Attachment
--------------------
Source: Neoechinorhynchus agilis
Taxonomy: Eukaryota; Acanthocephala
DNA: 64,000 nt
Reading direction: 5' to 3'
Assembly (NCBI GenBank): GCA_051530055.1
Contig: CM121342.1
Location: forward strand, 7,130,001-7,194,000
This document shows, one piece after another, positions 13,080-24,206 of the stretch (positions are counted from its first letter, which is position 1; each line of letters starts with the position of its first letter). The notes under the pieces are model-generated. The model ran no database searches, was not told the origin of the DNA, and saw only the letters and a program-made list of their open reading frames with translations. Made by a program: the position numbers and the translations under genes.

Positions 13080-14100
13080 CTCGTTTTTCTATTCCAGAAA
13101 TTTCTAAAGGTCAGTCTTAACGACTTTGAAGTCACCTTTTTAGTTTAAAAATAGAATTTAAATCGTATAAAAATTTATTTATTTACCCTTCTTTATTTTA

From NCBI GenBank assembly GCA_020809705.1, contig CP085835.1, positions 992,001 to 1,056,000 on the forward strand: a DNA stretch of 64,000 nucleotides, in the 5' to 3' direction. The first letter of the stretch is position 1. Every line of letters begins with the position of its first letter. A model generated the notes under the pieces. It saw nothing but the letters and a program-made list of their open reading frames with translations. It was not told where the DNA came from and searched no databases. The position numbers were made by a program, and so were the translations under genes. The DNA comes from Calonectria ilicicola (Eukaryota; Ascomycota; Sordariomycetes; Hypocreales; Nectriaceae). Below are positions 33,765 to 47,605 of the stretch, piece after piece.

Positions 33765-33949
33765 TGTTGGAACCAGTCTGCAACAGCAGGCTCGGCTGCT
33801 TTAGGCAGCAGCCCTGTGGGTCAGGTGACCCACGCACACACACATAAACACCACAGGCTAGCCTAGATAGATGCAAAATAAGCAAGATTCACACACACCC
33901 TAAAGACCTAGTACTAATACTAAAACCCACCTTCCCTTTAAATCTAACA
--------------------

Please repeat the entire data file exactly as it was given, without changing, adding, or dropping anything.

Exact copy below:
Source: Neoechinorhynchus agilis
Taxonomy: Eukaryota; Acanthocephala
DNA: 64,000 nt
Reading direction: 5' to 3'
Assembly (NCBI GenBank): GCA_051530055.1
Contig: CM121342.1
Location: forward strand, 7,130,001-7,194,000
This document shows, one piece after another, positions 13,080-24,206 of the stretch (positions are counted from its first letter, which is position 1; each line of letters starts with the position of its first letter). The notes under the pieces are model-generated. The model ran no database searches, was not told the origin of the DNA, and saw only the letters and a program-made list of their open reading frames with translations. Made by a program: the position numbers and the translations under genes.

Positions 13080-14100
13080 CTCGTTTTTCTATTCCAGAAA
13101 TTTCTAAAGGTCAGTCTTAACGACTTTGAAGTCACCTTTTTAGTTTAAAAATAGAATTTAAATCGTATAAAAATTTATTTATTTACCCTTCTTTATTTTA

From NCBI GenBank assembly GCA_020809705.1, contig CP085835.1, positions 992,001 to 1,056,000 on the forward strand: a DNA stretch of 64,000 nucleotides, in the 5' to 3' direction. The first letter of the stretch is position 1. Every line of letters begins with the position of its first letter. A model generated the notes under the pieces. It saw nothing but the letters and a program-made list of their open reading frames with translations. It was not told where the DNA came from and searched no databases. The position numbers were made by a program, and so were the translations under genes. The DNA comes from Calonectria ilicicola (Eukaryota; Ascomycota; Sordariomycetes; Hypocreales; Nectriaceae). Below are positions 33,765 to 47,605 of the stretch, piece after piece.

Positions 33765-33949
33765 TGTTGGAACCAGTCTGCAACAGCAGGCTCGGCTGCT
33801 TTAGGCAGCAGCCCTGTGGGTCAGGTGACCCACGCACACACACATAAACACCACAGGCTAGCCTAGATAGATGCAAAATAAGCAAGATTCACACACACCC
33901 TAAAGACCTAGTACTAATACTAAAACCCACCTTCCCTTTAAATCTAACA